Long Term Outcomes and Quality of Life
Meet our team
Mahmoud Loubani is a Consultant Cardiothoracic Surgeon, Hull University Teaching Hospitals NHS Trust since April 2009. He is also Honorary Professor Hull York Medical School, Yorkshire Cardiothoracic Surgery Training Programme Director, the NIHR Yorkshire and the Humber CRN Lead for Cardiothoracic Surgery and Director of Research and Development for his Trust. He is currently the Adult Cardiac Lead in the SCTS Academic and Research Subcommittee. Mahmoud is a graduate of Royal College of Surgeons in Ireland Medical School and completed an MD during a period of research in Leicester before joining the West Midlands Cardiothoracic Training Programme. He has an interest in both basic science and clinical research and has supervised a number of postgraduate degrees.
Iain Squire qualified in Medicine from Glasgow University, UK in 1987. His early training took place in Glasgow, where he held position as Lecturer, and completed MD studies in to the haemodynamic and neurohumoral response to initiation of ACE inhibition in patients with heart failure. He was appointed as Lecturer in Medicine at the University of Leicester in 1995, and as Senior Lecturer in 1998. A personal Professorial Chair was awarded in 2009.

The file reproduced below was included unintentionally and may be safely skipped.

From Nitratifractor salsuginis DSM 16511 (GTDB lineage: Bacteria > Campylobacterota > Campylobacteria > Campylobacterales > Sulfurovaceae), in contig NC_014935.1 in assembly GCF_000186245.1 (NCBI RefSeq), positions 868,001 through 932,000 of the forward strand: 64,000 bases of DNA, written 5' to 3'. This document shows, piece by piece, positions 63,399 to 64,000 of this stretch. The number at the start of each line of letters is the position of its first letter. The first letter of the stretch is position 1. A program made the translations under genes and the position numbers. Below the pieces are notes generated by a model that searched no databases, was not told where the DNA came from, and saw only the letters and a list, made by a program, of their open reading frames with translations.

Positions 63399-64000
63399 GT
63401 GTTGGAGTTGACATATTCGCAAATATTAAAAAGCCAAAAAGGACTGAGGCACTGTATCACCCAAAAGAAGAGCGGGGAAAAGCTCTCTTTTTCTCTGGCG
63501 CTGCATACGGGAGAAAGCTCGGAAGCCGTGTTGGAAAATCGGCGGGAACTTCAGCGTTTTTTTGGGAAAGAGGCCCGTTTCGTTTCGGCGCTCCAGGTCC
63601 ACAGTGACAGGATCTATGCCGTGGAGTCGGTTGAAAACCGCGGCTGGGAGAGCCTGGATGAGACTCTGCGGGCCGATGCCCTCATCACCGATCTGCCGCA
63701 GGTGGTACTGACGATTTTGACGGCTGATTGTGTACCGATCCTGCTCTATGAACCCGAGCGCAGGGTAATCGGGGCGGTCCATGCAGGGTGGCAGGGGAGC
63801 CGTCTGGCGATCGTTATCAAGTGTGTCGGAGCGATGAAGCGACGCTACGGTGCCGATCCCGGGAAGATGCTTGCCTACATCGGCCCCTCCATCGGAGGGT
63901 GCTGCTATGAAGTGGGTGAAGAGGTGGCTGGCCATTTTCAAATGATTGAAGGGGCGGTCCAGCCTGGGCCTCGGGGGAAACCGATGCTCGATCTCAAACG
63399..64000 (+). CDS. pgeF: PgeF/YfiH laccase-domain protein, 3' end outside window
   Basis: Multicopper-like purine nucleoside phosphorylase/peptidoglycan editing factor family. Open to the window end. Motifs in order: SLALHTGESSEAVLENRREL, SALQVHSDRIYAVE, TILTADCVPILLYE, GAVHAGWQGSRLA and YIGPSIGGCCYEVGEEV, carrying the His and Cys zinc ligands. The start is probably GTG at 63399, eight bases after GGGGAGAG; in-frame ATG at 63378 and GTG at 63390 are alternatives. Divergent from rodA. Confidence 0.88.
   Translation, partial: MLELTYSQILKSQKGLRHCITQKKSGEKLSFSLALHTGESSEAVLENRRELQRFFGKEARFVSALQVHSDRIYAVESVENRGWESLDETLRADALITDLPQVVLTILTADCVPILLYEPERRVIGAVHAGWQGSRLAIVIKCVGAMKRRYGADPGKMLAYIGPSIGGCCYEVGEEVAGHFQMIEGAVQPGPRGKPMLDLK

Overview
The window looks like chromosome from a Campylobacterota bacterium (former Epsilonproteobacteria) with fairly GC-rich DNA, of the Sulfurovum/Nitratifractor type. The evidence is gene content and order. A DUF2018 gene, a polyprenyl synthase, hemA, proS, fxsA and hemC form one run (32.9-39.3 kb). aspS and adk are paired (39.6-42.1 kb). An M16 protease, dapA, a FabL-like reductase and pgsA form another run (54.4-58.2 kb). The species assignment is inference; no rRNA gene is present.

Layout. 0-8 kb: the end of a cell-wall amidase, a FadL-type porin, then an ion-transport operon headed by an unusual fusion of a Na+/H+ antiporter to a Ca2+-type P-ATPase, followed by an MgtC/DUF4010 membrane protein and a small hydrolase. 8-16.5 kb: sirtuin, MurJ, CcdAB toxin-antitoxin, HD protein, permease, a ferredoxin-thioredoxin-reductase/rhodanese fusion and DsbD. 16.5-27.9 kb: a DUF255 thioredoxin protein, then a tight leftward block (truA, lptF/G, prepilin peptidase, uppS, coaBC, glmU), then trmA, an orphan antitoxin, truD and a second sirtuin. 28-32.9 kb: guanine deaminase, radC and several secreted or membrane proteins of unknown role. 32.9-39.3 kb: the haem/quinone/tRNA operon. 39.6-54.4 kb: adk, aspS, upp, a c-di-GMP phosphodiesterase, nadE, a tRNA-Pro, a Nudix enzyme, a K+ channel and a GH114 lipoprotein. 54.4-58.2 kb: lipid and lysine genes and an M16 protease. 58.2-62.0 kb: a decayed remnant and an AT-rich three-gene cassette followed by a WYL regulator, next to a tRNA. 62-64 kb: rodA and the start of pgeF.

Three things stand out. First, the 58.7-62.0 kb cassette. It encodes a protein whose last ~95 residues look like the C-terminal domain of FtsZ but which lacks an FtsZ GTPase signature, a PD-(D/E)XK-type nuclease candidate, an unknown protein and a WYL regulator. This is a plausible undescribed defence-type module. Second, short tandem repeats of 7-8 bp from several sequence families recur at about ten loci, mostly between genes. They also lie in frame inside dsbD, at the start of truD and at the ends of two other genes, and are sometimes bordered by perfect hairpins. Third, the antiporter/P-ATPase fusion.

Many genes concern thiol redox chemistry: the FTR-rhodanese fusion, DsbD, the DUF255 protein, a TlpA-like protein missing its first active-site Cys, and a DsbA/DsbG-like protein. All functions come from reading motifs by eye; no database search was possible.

Professor Squire is Consultant Physician at the University Hospitals of Leicester (UHL) NHS Trust where his clinical responsibilities include a 19-bed coronary care unit at Glenfield General Hospital, a busy tertiary cardiology centre. With colleagues Professor Squire runs an out-patient heart failure service which includes an urgent heart failure service, a nurse-led clinic and an in-patient service which includes a 27-bed heart failure unit and seven specialist nurses led by an advanced nurse practitioner.